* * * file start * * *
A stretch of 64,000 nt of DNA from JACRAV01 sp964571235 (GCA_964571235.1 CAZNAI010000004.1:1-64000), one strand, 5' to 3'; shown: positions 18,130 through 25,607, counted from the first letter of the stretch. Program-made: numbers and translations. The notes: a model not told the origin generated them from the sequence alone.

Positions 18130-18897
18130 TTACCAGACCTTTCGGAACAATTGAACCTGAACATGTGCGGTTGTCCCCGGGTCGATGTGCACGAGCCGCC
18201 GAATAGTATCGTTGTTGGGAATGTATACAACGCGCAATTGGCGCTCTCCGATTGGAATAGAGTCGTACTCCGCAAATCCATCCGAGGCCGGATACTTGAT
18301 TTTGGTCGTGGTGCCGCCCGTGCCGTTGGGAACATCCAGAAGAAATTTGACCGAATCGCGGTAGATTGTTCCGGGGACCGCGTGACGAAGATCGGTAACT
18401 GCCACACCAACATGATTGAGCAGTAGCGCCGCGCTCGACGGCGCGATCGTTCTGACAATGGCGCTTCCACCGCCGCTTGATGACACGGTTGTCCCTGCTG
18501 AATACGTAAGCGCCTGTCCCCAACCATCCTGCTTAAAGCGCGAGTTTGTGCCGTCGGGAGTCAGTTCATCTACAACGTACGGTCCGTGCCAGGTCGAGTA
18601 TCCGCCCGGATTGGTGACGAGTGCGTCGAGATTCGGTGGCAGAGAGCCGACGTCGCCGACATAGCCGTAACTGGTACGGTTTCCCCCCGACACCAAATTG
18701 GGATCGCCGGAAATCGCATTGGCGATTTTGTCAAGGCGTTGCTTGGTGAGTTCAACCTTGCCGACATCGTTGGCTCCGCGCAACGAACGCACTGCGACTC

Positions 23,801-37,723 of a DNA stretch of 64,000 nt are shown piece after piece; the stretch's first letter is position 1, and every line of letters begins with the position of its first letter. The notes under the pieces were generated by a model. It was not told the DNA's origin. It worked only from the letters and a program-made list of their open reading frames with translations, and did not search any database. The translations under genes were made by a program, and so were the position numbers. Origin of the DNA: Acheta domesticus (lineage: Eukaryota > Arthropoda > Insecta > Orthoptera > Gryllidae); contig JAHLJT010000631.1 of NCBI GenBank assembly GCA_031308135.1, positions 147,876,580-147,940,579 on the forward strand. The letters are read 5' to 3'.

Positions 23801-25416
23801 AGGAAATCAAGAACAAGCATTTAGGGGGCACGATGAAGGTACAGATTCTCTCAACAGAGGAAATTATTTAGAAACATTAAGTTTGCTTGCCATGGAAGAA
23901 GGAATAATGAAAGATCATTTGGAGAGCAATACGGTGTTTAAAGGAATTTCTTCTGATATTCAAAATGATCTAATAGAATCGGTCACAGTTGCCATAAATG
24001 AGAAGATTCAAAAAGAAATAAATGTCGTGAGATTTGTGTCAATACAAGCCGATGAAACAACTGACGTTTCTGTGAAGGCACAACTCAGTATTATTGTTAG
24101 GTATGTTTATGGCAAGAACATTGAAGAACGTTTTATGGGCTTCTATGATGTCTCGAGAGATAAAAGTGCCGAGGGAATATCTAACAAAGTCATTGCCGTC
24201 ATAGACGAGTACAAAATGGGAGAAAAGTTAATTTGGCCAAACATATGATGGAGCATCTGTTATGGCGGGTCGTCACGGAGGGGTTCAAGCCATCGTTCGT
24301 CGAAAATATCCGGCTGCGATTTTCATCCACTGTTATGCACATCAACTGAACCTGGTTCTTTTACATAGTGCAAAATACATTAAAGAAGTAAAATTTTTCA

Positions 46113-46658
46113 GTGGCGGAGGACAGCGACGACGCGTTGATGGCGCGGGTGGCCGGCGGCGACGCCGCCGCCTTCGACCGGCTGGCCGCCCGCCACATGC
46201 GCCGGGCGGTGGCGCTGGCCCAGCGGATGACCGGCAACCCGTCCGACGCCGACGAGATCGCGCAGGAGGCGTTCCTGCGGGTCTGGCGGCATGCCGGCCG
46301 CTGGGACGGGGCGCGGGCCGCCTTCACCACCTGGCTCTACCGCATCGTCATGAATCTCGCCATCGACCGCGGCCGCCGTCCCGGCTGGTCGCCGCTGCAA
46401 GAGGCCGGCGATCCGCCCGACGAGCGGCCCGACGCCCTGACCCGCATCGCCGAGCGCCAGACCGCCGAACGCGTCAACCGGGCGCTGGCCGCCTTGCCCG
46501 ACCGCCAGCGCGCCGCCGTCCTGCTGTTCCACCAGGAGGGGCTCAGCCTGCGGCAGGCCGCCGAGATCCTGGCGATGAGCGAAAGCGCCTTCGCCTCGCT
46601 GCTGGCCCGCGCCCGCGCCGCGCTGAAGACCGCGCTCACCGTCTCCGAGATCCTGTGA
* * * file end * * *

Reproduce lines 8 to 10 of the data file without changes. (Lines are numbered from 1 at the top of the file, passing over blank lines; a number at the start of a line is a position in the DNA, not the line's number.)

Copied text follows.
18601 TCCGCCCGGATTGGTGACGAGTGCGTCGAGATTCGGTGGCAGAGAGCCGACGTCGCCGACATAGCCGTAACTGGTACGGTTTCCCCCCGACACCAAATTG
18701 GGATCGCCGGAAATCGCATTGGCGATTTTGTCAAGGCGTTGCTTGGTGAGTTCAACCTTGCCGACATCGTTGGCTCCGCGCAACGAACGCACTGCGACTC

Positions 23,801-37,723 of a DNA stretch of 64,000 nt are shown piece after piece; the stretch's first letter is position 1, and every line of letters begins with the position of its first letter. The notes under the pieces were generated by a model. It was not told the DNA's origin. It worked only from the letters and a program-made list of their open reading frames with translations, and did not search any database. The translations under genes were made by a program, and so were the position numbers. Origin of the DNA: Acheta domesticus (lineage: Eukaryota > Arthropoda > Insecta > Orthoptera > Gryllidae); contig JAHLJT010000631.1 of NCBI GenBank assembly GCA_031308135.1, positions 147,876,580-147,940,579 on the forward strand. The letters are read 5' to 3'.